“LGBT Americans are our colleagues, our teachers, our soldiers, our friends, our loved ones. And they are full and equal citizens, and they deserve the rights of citizenship,” Mrs. Clinton said in a video with the Human Rights Campaign on March 18, 2013, as she was laying the groundwork for her next presidential bid. “That includes marriage. That’s why I support marriage for lesbian and gay couples.”

In the 2008 campaign Mrs. Clinton was steadfast in defending her vote to invade Iraq, a vote Mr. Obama hammered her on and contrasted himself to, saying he would never have authorized the now-unpopular invasion.

It wasn’t until her 2014 book “Hard Choices” that Mrs. Clinton says she “got it wrong” on Iraq. This year on the campaign trail, she’s gone further, saying her vote was “a mistake.”

On guns, Mrs. Clinton’s moves have been more a matter of what she’s emphasizing.

In 2008 she criticized Mr. Obama’s statement that rural Pennsylvanians “cling to guns or religion” and portrayed herself as an adherent of the gun culture.

“You know, my dad took me out behind the cottage that my grandfather built on a little lake called Lake Winola outside of Scranton and taught me how to shoot when I was a little girl,” she said on the campaign trail, adding, “Some people now continue to teach their children and their grandchildren. It’s part of culture. It’s part of a way of life. People enjoy hunting and shooting because it’s an important part of who they are, not because they are bitter.”

Making a play for rural voters in an effort to overcome Mr. Obama’s young, urban coalition, Mrs. Clinton also said blanket federal rules weren’t the answer.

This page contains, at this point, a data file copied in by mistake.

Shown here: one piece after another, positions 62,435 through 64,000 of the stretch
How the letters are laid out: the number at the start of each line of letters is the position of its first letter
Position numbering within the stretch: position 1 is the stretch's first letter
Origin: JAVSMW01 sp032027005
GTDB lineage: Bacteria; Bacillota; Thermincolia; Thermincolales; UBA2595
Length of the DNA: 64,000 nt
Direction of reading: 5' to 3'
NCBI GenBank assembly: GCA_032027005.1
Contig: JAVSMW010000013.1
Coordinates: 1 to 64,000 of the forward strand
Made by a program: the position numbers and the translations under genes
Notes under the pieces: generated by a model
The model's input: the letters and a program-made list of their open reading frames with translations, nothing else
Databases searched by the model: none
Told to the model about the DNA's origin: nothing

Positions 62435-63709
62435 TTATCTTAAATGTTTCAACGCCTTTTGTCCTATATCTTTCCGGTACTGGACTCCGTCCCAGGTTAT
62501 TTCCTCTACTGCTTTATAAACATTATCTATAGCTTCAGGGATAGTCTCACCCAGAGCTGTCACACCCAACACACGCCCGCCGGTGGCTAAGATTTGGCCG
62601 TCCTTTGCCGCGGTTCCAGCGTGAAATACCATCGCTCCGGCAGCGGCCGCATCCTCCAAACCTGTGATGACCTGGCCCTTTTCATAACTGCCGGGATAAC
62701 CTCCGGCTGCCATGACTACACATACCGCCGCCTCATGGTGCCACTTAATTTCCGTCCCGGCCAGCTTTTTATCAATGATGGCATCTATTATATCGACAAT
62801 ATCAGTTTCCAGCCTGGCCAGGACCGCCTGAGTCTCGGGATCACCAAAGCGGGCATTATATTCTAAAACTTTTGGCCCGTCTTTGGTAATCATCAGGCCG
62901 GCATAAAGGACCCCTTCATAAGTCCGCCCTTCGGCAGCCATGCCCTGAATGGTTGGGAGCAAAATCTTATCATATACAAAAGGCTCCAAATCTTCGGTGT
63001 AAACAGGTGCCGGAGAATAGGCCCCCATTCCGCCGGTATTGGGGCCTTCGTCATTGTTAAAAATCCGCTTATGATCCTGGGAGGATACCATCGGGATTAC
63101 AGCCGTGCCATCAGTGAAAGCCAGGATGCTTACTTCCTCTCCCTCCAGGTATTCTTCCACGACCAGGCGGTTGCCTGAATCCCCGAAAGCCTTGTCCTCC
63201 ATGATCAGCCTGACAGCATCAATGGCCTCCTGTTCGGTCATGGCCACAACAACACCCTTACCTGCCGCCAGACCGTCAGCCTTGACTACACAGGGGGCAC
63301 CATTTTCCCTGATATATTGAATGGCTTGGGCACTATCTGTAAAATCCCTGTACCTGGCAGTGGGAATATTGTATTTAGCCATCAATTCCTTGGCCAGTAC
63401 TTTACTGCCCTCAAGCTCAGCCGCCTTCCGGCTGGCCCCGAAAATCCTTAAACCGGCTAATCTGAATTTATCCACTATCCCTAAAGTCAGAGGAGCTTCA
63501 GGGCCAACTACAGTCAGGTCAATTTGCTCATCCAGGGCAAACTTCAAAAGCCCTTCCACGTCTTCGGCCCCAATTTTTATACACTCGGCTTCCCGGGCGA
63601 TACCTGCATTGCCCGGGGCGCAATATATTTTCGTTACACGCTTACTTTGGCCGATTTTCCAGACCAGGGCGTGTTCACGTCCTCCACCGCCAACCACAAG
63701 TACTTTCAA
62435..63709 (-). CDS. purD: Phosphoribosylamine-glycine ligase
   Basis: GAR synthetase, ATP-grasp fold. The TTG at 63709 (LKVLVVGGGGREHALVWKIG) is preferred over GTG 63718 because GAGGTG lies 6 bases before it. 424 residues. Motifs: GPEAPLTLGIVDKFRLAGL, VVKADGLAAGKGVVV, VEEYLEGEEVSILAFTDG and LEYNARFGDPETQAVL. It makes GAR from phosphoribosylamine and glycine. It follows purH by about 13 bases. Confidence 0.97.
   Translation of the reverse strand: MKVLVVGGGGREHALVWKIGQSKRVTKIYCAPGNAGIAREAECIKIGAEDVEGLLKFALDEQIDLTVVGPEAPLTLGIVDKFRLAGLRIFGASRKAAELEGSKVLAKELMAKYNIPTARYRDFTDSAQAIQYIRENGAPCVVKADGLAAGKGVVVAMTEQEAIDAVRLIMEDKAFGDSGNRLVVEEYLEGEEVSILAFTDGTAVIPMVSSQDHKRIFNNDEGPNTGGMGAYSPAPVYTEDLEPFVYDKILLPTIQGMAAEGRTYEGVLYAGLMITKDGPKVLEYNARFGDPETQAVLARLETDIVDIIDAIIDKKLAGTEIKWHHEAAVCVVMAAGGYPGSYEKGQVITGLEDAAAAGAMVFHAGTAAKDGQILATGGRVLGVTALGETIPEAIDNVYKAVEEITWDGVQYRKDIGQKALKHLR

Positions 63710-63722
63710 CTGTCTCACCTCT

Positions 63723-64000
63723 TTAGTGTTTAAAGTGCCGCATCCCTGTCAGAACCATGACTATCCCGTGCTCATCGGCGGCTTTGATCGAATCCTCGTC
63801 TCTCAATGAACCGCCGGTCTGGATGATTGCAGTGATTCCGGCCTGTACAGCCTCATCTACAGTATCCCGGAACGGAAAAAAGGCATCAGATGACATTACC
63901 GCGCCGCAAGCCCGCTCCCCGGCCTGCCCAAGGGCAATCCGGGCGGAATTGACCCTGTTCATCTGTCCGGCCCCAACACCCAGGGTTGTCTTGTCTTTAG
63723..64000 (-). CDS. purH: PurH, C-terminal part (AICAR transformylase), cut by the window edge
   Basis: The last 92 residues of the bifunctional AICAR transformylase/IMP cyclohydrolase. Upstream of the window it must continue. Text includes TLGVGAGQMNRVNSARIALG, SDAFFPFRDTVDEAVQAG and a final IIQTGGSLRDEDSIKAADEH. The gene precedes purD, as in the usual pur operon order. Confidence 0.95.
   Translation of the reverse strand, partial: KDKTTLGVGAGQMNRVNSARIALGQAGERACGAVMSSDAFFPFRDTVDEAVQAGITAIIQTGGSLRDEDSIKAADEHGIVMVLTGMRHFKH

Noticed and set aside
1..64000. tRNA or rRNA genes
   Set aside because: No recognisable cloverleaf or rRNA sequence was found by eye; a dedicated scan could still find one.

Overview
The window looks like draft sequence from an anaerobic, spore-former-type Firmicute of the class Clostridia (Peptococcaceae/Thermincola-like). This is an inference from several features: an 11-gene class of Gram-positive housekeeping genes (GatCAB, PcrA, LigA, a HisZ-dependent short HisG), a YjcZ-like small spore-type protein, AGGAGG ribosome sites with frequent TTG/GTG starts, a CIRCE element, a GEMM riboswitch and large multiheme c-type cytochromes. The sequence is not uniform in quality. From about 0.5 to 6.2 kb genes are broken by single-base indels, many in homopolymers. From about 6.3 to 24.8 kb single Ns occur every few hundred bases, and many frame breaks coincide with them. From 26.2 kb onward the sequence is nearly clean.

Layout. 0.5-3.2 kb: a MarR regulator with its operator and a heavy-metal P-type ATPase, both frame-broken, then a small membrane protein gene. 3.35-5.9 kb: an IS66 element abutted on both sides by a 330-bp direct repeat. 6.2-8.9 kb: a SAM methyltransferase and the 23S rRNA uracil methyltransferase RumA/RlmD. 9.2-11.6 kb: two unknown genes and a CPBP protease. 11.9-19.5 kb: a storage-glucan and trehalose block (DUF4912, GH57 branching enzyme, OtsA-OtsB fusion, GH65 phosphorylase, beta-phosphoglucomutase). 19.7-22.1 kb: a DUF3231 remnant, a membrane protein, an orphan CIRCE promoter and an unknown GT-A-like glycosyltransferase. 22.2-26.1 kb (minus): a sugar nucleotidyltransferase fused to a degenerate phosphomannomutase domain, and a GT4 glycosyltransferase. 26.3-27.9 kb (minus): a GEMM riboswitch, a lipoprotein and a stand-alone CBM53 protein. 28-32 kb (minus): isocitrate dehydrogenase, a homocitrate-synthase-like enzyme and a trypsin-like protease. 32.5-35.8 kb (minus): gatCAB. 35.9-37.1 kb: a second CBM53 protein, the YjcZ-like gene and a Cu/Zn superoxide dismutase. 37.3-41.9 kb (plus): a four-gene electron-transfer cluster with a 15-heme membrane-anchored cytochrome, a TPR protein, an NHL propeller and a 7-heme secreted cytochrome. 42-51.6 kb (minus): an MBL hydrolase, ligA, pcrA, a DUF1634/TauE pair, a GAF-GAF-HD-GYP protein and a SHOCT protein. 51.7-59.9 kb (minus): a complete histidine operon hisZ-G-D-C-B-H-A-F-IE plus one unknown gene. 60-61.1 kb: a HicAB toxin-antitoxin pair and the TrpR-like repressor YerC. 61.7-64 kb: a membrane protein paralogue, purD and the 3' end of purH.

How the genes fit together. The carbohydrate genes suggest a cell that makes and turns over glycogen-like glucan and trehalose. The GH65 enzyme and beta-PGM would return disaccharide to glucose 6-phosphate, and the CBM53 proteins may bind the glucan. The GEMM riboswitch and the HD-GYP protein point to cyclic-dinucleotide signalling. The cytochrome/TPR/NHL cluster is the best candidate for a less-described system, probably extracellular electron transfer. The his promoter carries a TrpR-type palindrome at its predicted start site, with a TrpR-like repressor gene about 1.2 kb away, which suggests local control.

Last week, however, in the wake of another mass shooting, Mrs. Clinton vowed to go further than Mr. Obama in taking executive action to limit gun ownership.

On immigration, Mrs. Clinton is also revising her previous stance.

Last debate cycle, Mrs. Clinton offered a confusing answer of whether she supported states issuing licenses to illegal immigrants. In the Oct. 2007 debate she was asked whether or not she favored then-New York Gov. Eliot Spitzer’s plan to provide undocumented with state licenses.

“Do I think this is the right thing for any governor to do? No. But I certainly recognize why Gov. Spitzer is trying to do it,” Mrs. Clinton said during the debate.

After the debate — and after Mr. Spitzer withdrew the proposal because of its unpopularity — Mrs. Clinton made the following statement: “As president, I will not support driver’s licenses for undocumented people and will press for comprehensive immigration reform that deals with all of the issues around illegal immigration, including border security and fixing our broken system.”

But as the power of Hispanic voters increases, Mrs. Clinton has tailored her stance yet again. She now supports states granting driver’s licenses to illegal immigrants, her campaign told The Huffington Post.